BusinessWeek: Do you handle the sales [at MD Helicopters, which Tilton took over in 2005]? Tilton: I deliver a lot of helicopters. I delivered the helicopter to the president of Costa Rica. I will do a big ceremony for the prime minister of Kurdistan. I have met with the king of Jordan multiple times. BusinessWeek: What do they make of you in Saudi Arabia? Do they ask you to wear a head scarf? Tilton: In Saudi Arabia, one dresses as the Saudis do. But I meet with Saudis here and in Dubai. The generals from Saudi Arabia were here, and we were all eating burgers and fries and salads, and one general asked me to run for president of the United States. BusinessWeek: What was your response? Tilton: I said I have 75 companies and 120,000 people that need me. Maybe someday. [BusinessWeek]
Lynn Tilton: Never Apologize For Sending Near-Naked Christmas Cards To Your Clients And Friends On Wall StreetBy Bess Levin
As many of you know, in 1988, Lynn Tilton distributed holiday cards whose theme can best be described as “Dominatrix Santa” to her ten best clients. Tilton has explained her rationale for doing so in the past (“For many years I had men asking me on the phone each day what I was wearing and what color my underwear was, so I sent out a Christmas card with me in a red lace sort of teddy, and red cowboy boots and a Santa hat, wishing them a Merry Christmas), and when asked again this week by the Wall Street Journal to explain her thinking, added that: Read more »
“There are three universal lies: Margins are weak, but we’ll make it up in volume; the check’s in the mail; and I won’t come in your mouth” is really a thing that Partiarch Partners founder and CEO Lynn Tilton says, but “we’ll double down and make up all our losses” probably deserves a spot on the list too. That seems to have been MBIA’s plan when it entered into some cockamamie CDO transactions with Patriarch in 2003. These … did not work out for MBIA, and so in 2009 they sued, and today Tilton won the lawsuit, and also may have won some hearts in the courtroom:
Thirteen witnesses presented evidence to Judge Sweet in the lawsuit. He praised Ms. Tilton’s testimony in a section of the lawsuit on “witness credibility.”
Ms. Tilton is a well-known Wall Street personality, with a penchant for brazen remarks and an eye-catching style uncommon in the financial industry.
“She was vigorous, authoritative, informed and almost entirely supported by documentary evidence,” Judge Sweet wrote.
The case is a pretty nutty example of pre-crisis structured finance practices. The story begins with MBIA having written some insurance policies on some distressed-debt CDOs. Those policies were looking bad: Read more »
“For many years I had men asking me on the phone each day what I was wearing and what color my underwear was,” Tilton said. “And so I sent out a Christmas card with me in a red lace sort of teddy, and red cowboy boots and a Santa hat, wishing them a Merry Christmas.” [ABC, earlier]
20/20: Inside the Lives of the Superrich [ABC via JP]
Related: Lynn Tilton Bares All
Also Related: This Is A Story About Lynn Tilton’s Employees Doing Jello Shots Off Her Rack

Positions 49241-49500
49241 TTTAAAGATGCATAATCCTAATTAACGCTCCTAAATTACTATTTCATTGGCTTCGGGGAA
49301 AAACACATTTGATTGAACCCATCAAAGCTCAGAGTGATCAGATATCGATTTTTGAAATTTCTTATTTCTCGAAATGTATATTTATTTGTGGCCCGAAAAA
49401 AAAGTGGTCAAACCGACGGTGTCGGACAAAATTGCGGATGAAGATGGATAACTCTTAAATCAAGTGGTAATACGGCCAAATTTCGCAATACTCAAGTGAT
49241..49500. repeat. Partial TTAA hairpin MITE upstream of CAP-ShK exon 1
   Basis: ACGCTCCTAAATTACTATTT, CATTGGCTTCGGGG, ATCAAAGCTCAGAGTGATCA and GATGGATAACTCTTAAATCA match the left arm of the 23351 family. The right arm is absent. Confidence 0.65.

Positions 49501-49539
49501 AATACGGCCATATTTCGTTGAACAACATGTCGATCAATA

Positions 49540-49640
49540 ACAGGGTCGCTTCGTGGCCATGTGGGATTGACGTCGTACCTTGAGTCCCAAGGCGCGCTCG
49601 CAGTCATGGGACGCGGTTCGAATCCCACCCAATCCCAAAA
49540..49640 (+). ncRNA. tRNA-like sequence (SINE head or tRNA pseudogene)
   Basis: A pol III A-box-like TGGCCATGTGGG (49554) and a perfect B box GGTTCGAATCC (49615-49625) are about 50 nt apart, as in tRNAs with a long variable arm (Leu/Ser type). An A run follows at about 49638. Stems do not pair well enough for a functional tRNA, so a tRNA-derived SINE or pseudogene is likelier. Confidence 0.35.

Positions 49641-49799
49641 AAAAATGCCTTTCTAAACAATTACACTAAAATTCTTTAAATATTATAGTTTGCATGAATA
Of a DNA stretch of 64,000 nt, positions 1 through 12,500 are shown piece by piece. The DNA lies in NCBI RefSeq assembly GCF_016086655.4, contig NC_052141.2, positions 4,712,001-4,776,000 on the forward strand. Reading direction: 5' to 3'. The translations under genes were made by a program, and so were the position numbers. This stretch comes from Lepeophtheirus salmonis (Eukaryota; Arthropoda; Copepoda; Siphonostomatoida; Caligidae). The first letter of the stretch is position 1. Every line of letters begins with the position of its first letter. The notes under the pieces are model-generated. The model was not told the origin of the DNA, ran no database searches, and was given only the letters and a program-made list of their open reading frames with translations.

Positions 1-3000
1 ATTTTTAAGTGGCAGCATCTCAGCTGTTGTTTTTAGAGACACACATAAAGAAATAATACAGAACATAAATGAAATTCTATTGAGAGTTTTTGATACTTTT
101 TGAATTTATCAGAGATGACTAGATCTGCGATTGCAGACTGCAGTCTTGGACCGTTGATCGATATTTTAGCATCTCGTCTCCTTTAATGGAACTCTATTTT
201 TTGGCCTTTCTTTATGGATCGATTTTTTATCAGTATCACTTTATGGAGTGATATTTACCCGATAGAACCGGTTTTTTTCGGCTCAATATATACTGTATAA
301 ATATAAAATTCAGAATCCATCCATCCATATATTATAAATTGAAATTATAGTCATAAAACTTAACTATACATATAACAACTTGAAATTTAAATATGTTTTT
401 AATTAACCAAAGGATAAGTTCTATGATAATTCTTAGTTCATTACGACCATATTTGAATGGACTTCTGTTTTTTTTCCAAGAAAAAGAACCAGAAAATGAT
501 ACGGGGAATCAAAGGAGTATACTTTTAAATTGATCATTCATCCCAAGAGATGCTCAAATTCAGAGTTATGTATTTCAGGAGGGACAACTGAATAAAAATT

What do we know about Lynn Tilton? She runs the $8 billion private equity firm Patriarch Partners, and prior to that worked on Wall Street with a slightly lower profile with gigs at Morgan Stanley, Merrill Lynch and Amroc. She sports 5-inch heels to “look sufficiently fierce to make sure I garner the respect I deserve.” Her office is decorated with whips, handcuffs, and a portrait of her “stretched across the hood of a black Mercedes.” She only “strips and flips men, not companies.” And she once sent a Christmas card to customers that featured a stuffed tiger, a naughty Santa suit and a whip. But that’s all surface. Until now, we haven’t really gotten to the mystery underneath the Roberto Cavalli miniskirt and a fur-trimmed cape, or determined her motivations and what makes Tilton tick. Luckily, Lynn recently granted audience with New York and let it all out. Every burning question you’ve wanted answered. Like:
Why did she decide to start Patriach, when she’d retired from Wall Street, had “a good-looking man, great sex, a small island, and was still looking good in a thong bikini”? A vision.
One night, on vacation in Costa Rica, she woke suddenly. “I was laying there in this hotel room, and I saw my father and my Mayan teacher very vividly,” she explains. “They said this was not what was planned for me. I said, ‘Why did I go through this path, to empty myself out of any needs or material longings, only to be sent back to New York to be a businessperson?’ And the answer was: You’re not capable of leading until nothing can hold you back. Get your ass back to New York. So I got up in the middle of the night and left.”
Does she see herself as the female George Soros? Yes.
Tilton’s goal is “to be part of the intelligentsia. An enlightened thinker. One of the people who are called together to think through economic issues for America. You know, like how George Soros is called on issues.”
Why is she pissed at Obama, for whom she voted? He hasn’t called her and she highly suspects he’s plagiarised her work.
“Look, I am the largest female business owner in this country,” she says, coming out from behind the rack in a Herve Leger gown. “I own 74 midsize businesses, and Obama has not once called me into the White House on these issues.” More offensive, Tilton claims, as a female stylist reaches into the bodice of the dress to plump up her cleavage, the president has borrowed language from her articles. “I mean actually lifting pieces,” she says. “Literally, I can give you paragraphs. I got like twenty e-mails after his speech, when he was like, ‘We need to be innovators and the makers of things.’ ”
You’re asked to take part in one team building exercise involving licking whipped cream off the boss’s breasts and all of a sudden you can’t have sex for months. Read more »